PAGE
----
Mother talks about her experience with distracted driving


On January 5th, 2011, on the way home from school Sarah Edwards lost her life to texting and driving. Sarah was 18 years old.

“Sarah called me in the parking lot of the school when she got in her car and said ‘mom I’m getting ready to leave school,” said Tracy O’Carroll, Sarah’s mom. “‘I’ll see you when I get home’ and I said ‘Sarah be careful, bye, I love you’ she said ‘I love you too.'”

That was the last time O’Carroll heard her daughters voice. 

“I remember the EMT comes out of the back of the truck and said ‘hey how are you doing’ and I said ‘I think that’s my daughter who’s been in an accident and he looked at me and said ‘hold on one minute and let me get the Sargent’ and I knew,” said O’Carroll. “I knew before they even told me. I knew.”

Two months later, O’Carroll began traveling up and down the east coast telling Sarah’s story. She speaks mostly to high school students around prom time. 

“I’m upfront and honest. I tell them the gory details because it has to sink in. I tell them what I’ve seen at the morgue. Having to pick out caskets instead of prom dresses,” said O’Carroll.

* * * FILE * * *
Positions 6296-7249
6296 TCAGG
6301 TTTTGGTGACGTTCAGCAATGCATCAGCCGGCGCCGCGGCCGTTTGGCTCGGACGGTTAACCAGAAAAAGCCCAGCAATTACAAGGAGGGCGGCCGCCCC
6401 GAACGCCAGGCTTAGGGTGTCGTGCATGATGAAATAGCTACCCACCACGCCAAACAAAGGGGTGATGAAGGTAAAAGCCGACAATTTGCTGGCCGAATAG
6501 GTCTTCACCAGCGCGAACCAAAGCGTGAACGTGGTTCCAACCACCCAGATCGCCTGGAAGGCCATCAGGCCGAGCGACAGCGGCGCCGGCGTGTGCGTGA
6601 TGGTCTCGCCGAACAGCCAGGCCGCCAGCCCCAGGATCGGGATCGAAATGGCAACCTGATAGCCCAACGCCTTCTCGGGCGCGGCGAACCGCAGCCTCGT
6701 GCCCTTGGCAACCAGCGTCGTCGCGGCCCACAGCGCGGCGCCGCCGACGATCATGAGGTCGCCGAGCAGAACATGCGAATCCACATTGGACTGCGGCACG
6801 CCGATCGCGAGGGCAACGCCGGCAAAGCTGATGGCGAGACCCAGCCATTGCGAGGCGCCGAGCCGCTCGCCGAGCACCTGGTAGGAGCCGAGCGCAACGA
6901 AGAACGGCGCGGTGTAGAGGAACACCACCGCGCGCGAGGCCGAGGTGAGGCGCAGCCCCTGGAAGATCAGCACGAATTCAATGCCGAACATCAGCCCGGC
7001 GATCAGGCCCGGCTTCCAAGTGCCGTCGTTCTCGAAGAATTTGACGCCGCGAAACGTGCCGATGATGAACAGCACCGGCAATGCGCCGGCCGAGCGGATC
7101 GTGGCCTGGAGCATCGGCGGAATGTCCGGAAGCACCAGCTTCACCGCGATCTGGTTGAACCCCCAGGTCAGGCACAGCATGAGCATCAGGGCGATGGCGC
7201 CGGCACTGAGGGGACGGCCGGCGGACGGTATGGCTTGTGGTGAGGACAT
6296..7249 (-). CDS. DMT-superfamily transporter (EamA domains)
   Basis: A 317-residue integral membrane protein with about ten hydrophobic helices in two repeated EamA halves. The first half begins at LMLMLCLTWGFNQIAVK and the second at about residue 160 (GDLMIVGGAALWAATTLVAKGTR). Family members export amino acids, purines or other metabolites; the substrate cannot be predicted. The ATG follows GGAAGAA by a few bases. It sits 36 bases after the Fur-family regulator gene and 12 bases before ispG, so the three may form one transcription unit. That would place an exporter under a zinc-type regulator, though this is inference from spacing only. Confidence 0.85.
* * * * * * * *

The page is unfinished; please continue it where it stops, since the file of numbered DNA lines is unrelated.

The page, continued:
She wants the students to know that it only takes one second and can happen to anybody.

“At 3:42 she looked down at that text and at 3:42 she was underneath that locked truck.”

O’Carroll has been an advocate for hands-free driving since 2011, and believes  the ‘Hands-Free N.C.’ Bill is a start, but she wants the legislation to go even further.

“My next step is to go to Washington,” said O’Carroll. “And I want a bill passed so that there is no ‘hands-free’ and there is no cell phone. If you’re caught, make it a great big fine and points against your license.”

O’Carroll will continue to travel with Sarah in her heart but wants everyone to heed the warning about distracted driving.

“Put your cellphone away. It’s not important. if its an emergency pull over. Please pull over. Please pull over.”

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